Fashion innovation… Seems simple enough doesn’t it? Just make something new right? But is it really that easy to be innovative in fashion? To do something that in a way blazes de trail of the future of fashion? It’s harder than we think these days to come up with anything remotely original. It seems that most things have been done before, so at times it begs the question if certain fashion is truly avant-garde or if it’s merely a recycled iteration of something past. This undying love for resurrecting trends was cute at first, but at some point, you have to question its value.
Pulling inspiration from Y2K elements seems like an exciting way to make one’s debut in the halls of fashion innovation, waves of surprise everywhere in the industry as puzzled millennials wonder why Gen Z would bring back low-rise jeans and micro-skirts. For a few months, it seemed like you couldn’t look anywhere without seeing the Miu Miu skirt. However, taking into account that early naughties fashion has just had a moment, it doesn’t really scream avant-garde fashion.
Today we’re coming at you with three of our favourite brands that we think are making strides in fashion innovation, truly crafting the future of fashion itself.
SCRY: Exploring the limits of footwear design and production
As a self-appointed footwear laboratory, SCRY created a new structure for digital design and manufacturing of shoes called ‘Digital Embryo’.
Digital Embryo studies the intersection of digital design, materials science, and future needs, with the aim of exploring new models for design and manufacturing… Each creation is like the birth of a new and different life.
Now, footwear design and manufacturing have come a long way and 3D technology has integrated well into this industry. However, while the technology is used by other brands it is often employed to make parts of a shoe, rather than the shoe itself. Moreover, the innovation with SCRY has to do more with their perspective rather than the technology. It’s not that they integrate 3D technology into traditional footwear design and manufacturing. Rather, they have developed a new approach to shoe-making through 3D technology. Digital Embryo’s mission is to create an underlying framework through which to design and manufacture shoes.
ANNAKIKI: A single look that screams avant-garde fashion
Many might think that in order to be innovative you need to do what’s unexpected. We get it. This is why it makes sense that some would look to the past and bring it back because being outright futuristic might seem ‘too easy’ or straightforward. But it doesn’t have to be. ANNAKIKI proves so.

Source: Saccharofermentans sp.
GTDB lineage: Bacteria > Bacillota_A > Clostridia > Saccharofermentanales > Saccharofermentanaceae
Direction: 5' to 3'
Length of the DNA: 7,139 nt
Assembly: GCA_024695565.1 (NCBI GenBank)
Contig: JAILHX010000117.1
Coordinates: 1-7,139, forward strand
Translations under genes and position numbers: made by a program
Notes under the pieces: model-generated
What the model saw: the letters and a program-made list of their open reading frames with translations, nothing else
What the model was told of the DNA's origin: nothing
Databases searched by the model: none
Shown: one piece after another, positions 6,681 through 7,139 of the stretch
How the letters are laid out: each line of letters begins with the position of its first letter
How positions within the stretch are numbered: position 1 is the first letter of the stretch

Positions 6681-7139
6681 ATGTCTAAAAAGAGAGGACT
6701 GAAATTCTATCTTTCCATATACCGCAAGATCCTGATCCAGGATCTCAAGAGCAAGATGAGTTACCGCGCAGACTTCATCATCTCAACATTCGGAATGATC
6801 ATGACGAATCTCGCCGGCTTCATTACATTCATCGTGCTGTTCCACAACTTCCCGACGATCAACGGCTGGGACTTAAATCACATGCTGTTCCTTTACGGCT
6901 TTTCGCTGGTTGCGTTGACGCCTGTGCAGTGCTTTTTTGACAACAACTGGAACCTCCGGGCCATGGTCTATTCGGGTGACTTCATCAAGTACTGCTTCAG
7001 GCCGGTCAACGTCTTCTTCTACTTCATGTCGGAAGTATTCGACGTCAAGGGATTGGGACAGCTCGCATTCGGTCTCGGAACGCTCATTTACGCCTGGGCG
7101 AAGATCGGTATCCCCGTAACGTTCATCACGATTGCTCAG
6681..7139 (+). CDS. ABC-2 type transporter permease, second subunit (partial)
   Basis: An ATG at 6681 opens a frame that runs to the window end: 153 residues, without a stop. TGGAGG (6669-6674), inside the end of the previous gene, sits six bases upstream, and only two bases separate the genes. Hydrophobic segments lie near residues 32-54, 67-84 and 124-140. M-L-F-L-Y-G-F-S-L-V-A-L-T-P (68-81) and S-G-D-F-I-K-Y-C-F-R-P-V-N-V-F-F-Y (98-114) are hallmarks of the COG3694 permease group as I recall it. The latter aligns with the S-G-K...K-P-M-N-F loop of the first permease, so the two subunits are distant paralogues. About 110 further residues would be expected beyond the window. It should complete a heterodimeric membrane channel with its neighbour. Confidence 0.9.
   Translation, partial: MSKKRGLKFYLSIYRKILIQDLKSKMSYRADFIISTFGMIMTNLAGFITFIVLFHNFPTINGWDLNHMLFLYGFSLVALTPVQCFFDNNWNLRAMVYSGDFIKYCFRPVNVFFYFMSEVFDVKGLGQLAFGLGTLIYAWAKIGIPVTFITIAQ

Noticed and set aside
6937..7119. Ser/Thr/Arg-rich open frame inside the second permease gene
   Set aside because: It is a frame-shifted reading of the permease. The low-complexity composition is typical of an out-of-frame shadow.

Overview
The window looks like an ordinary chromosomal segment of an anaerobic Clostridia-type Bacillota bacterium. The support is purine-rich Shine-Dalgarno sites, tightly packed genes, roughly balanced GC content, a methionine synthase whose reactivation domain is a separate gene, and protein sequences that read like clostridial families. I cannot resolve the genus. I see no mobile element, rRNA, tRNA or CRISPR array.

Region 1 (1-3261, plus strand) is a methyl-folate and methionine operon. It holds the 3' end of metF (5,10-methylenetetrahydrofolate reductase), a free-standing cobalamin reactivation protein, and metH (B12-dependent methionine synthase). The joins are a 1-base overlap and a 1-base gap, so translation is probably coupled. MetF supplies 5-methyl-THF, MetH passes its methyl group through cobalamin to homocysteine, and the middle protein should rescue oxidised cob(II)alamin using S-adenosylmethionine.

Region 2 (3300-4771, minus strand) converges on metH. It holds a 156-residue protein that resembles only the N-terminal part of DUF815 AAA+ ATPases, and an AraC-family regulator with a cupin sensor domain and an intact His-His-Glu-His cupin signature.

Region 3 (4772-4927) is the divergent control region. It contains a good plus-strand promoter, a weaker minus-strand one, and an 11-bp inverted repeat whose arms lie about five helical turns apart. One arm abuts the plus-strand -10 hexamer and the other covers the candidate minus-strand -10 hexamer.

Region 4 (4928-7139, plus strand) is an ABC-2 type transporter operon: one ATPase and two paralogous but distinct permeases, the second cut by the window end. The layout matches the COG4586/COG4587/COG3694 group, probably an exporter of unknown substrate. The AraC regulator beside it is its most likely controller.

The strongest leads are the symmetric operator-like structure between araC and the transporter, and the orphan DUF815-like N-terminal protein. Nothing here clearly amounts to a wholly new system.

ANNAKIKI is futuristic without ceasing to be exciting, surprising, and awe-inspiring. This independent label explores surrealist fantasy and represents both sides of its founder and creator Anna Yang. ANNA represents the present, and KIKI the future. Both sides of one coin, a mirror per se. The whole label is built around this concept. “Peculiar vs Classic, Fashion vs Technology, Present vs Future”.
ANNAKIKI’s designs defy traditional shapes and silhouettes, always a few steps ahead. Refusing to comply with the universe around it, it creates its own world. ANNAKIKI’s previous collections look like they were foreshadowing the birth of digital fashion. And now that digital fashion is thriving, and ANNAKIKI has clearly jumped onboard the train, where it rightfully belongs, get ready for the future of fashion to get ushered in.
Balenciaga: Is it avant-garde fashion or is it just Demna?
Now this one has us divided. Because at this point we’ve gone through all the stages of surprise with Demna’s work. We’ve been in awe, we’ve thought it was complete bullshit, we’ve looked into it further and changed our minds and thought it was brilliant. We’ve felt immediate rejection and we’ve embraced it wholeheartedly. We guess it’s why Balenciaga onboarded Demna in the first place.
Whether it’s 1K trashbags, ridiculously overpriced dad shoes, or beaten and battered-looking converse, Demna has made his point. He has successfully subverted luxury and highlighted money as the biggest fetish in the world. Balenciaga has kind of embodied the term ‘disgustingly rich’ at this point.
Thanks to Demna’s creative direction, Balenciaga goes viral every time it makes a new move. His anti-fashion stance has, ironically, become a staple in fashion and his latest shenanigan? Balenciaga will no longer explain its concepts. That’s right, Demna has reached such success, that he no longer needs to describe his collections or say what the hell they are about.
But… Is art without a concept art? Or is it just someone trying to sell bullshit? Surely when you think about it it’s actually the other way around… If no one is convincing you of why something is worth your money, if you’re simply buying something purely because as a consumer you objectively like it regardless of the convoluted story of how it came to be infusing it with value, then surely the intrinsic artistry of the product stands? If it connects with its audience without the need for clarification or description?
Needless to say taking into account Balenciaga’s history, heritage, and cultural relevance it is impossible for audiences to be objective. And of course, Demna has made such an impact and worked so tirelessly to craft a solid perspective of his vision that we have no doubt fashion critics and fans alike will bend over backwards hypothesizing about future concept-less collections. Which will probably bring even more attention to them.
In a way, this simple move might have been the most innovative of them all. Or maybe it’s just that Demna has become so successful he can simply say “Fuck you” and the world will cheer him on. Which it just did.